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Title: Understanding urban rainfall-runoff responses using physical and numerical modelling approaches
Author: Green, Daniel
Awarding Body: Loughborough University
Current Institution: Loughborough University
Date of Award: 2018
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This thesis provides a novel investigation into rainfall-runoff processes occurring within a unique two-tiered depth-driven overland flow physical modelling environment, as well as within a numerical model context where parameterisation and DEM/building resolution influences have been investigated using an innovative de-coupled methodology. Two approaches to simulating urban rainfall-runoff responses were used. Firstly, a novel, 9 m2 physical modelling environment consisting of a: (i) a low-cost rainfall simulator component able to simulate consistent, uniformly distributed rainfall events of varying duration and intensity, and; (ii) a modular plot surface layer was used. Secondly, a numerical hydroinundation model (FloodMap2D-HydroInundation) was used to simulate a short-duration, high intensity surface water flood event (28th June 2012, Loughborough University campus). The physical model showed sensitivities to a number of meteorological and terrestrial factors. Results demonstrated intuitive model sensitivity to increasing the intensity and duration of rainfall, resulting in higher peak discharges and larger outflow volumes at the model outflow unit, as well as increases in the water depth within the physical model plot surface. Increases in percentage permeability were also shown to alter outflow flood hydrograph shape, volume, magnitude and timing due to storages within the physical model plot. Thus, a reduction in the overall volume of water received at the outflow hydrograph and a decrease in the peak of the flood event was observed with an increase in permeability coverage. Increases in the density of buildings resulted in a more rapid receding limb of the hydrograph and a steeper rising limb, suggesting a more rapid hydrological response. This indicates that buildings can have a channelling influence on surface water flows as well as a blockage effect. The layout and distribution of permeable elements was also shown to affect the rainfall-runoff response recorded at the model outflow, with downstream concentrated permeability resulting in statistically different hydrograph outflow data, but the layout of buildings was not seen to result in significant changes to the outflow flood hydrographs; outflow hydrographs appeared to only be influenced by the actual quantity and density of buildings, rather than their spatial distribution and placement within the catchment. Parameterisation of hydraulic (roughness) and hydrological (drainage rate, infiltration and evapotranspiration) model variables, and the influence of mesh resolution of elevation and building elements on surface water inundation outputs, both at the global and local level, were studied. Further, the viability of crowdsourced approaches to provide external model validation data in conjunction with dGPS water depth data was assessed. Parameterisation demonstrated that drainage rate changes within the expected range of parameter values resulted in considerable losses from the numerical model domain at global and local scales. Further, the model was also shown to be moderately sensitive to hydraulic conductivity and roughness parameterisation at both scales of analysis. Conversely, the parameterisation of evapotranspiration demonstrated that the model was largely insensitive to any changes of evapotranspiration rates at the global and local scales. Detailed analyses at the hotspot level were critical to calibrate and validate the numerical model, as well as allowing small-scale variations to be understood using at-a-point hydrograph assessments. A localised analysis was shown to be especially important to identify the effects of resolution changes in the DEM and buildings which were shown to be spatially dependent on the density, presence, size and geometry of buildings within the study site. The resolution of the topographic elements of a DEM were also shown to be crucial in altering the flood characteristics at the global and localised hotspot levels. A novel de-coupled investigation of the elevation and building components of the DEM in a strategic matrix of scenarios was used to understand the independent influence of building and topographic mesh resolution effects on surface water flood outputs. Notably, the inclusion of buildings on a DEM surface was shown to have a considerable influence on the distribution of flood waters through time (regardless of resolution), with the exclusion of buildings from the DEM grid being shown to produce less accurate results than altering the overall resolution of the horizontal DEM grid cells. This suggests that future surface water flood studies should focus on the inclusion and representation of buildings and structural features present on the DEM surface as these have a crucial role in modifying rainfall-runoff responses. Focus on building representation was shown to be more vital than concentrating on advances in the horizontal resolution of the grid cells which make up a DEM, as a DEM resolution of 2 m was shown to be sufficiently detailed to conduct the urban surface water flood modelling undertaken, supporting previous inundation research.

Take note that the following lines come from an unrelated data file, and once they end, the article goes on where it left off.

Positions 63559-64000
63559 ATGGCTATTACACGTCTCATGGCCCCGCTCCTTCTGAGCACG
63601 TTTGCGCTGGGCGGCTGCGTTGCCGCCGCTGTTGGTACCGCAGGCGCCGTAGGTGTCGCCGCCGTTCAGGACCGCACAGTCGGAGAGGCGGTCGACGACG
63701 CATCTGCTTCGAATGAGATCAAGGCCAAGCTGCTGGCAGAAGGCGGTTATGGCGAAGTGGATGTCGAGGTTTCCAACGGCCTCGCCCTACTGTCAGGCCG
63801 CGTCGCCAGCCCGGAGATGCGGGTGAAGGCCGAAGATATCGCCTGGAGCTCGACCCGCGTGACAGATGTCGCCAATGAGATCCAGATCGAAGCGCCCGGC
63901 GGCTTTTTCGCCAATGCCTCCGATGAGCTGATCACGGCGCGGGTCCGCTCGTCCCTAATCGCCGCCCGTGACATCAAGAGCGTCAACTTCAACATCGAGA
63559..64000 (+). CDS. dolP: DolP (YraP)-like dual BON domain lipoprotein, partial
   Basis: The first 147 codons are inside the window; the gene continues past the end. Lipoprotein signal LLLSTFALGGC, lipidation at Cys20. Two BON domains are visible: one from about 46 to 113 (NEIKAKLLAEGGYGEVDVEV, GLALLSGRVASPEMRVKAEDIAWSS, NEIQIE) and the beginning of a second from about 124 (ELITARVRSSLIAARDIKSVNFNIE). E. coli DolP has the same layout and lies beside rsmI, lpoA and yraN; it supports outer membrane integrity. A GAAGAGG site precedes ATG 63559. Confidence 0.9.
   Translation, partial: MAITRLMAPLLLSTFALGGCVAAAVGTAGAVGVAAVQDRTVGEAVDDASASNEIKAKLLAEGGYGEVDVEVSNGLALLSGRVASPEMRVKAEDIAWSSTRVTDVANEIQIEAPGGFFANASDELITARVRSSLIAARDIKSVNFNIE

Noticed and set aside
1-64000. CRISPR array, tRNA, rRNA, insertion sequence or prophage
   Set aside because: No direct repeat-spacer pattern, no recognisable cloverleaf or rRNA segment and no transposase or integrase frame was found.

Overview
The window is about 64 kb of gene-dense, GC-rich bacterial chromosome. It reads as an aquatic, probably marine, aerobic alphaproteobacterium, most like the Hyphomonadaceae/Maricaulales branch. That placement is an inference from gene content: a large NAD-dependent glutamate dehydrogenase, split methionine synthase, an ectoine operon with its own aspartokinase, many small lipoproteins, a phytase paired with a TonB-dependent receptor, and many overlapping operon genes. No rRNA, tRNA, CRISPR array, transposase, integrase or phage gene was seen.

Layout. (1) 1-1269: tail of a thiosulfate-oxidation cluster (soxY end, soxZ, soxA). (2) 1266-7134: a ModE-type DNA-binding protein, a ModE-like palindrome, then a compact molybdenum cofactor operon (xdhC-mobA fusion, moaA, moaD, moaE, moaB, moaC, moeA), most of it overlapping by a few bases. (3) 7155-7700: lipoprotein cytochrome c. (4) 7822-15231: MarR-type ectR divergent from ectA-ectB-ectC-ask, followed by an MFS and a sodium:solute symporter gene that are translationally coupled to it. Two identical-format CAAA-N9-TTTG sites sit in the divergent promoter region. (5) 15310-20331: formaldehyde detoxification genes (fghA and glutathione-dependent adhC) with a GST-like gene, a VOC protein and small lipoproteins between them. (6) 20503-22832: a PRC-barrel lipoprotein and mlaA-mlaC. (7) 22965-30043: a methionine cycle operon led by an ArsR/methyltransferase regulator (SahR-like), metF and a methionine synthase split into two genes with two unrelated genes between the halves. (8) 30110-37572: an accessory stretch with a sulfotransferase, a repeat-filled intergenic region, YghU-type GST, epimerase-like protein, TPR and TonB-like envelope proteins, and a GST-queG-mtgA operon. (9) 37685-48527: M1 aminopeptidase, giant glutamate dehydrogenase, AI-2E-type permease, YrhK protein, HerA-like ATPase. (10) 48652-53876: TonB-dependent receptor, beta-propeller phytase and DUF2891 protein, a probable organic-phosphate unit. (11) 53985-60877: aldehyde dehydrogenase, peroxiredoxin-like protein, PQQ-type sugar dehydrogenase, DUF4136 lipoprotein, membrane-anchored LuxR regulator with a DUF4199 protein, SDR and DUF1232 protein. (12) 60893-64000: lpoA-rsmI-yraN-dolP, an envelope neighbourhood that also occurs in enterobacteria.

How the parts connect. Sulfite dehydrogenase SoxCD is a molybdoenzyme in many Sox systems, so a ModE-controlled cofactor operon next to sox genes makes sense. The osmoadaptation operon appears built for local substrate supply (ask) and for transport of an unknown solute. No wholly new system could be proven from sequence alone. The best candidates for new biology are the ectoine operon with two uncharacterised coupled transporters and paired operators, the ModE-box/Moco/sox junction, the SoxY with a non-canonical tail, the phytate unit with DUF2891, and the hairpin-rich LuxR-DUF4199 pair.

Supervisor: Not available Sponsor: Loughborough University
Qualification Name: Thesis (Ph.D.) Qualification Level: Doctoral
EThOS ID:  DOI: Not available
Keywords: Surface water flooding ; Urban floods ; Rainfall-runoff ; Numerical modelling ; Physical models ; Parameterisation ; Building treatment ; DEM resolution ; Sensitivity analysis ; Crowdsourced validation data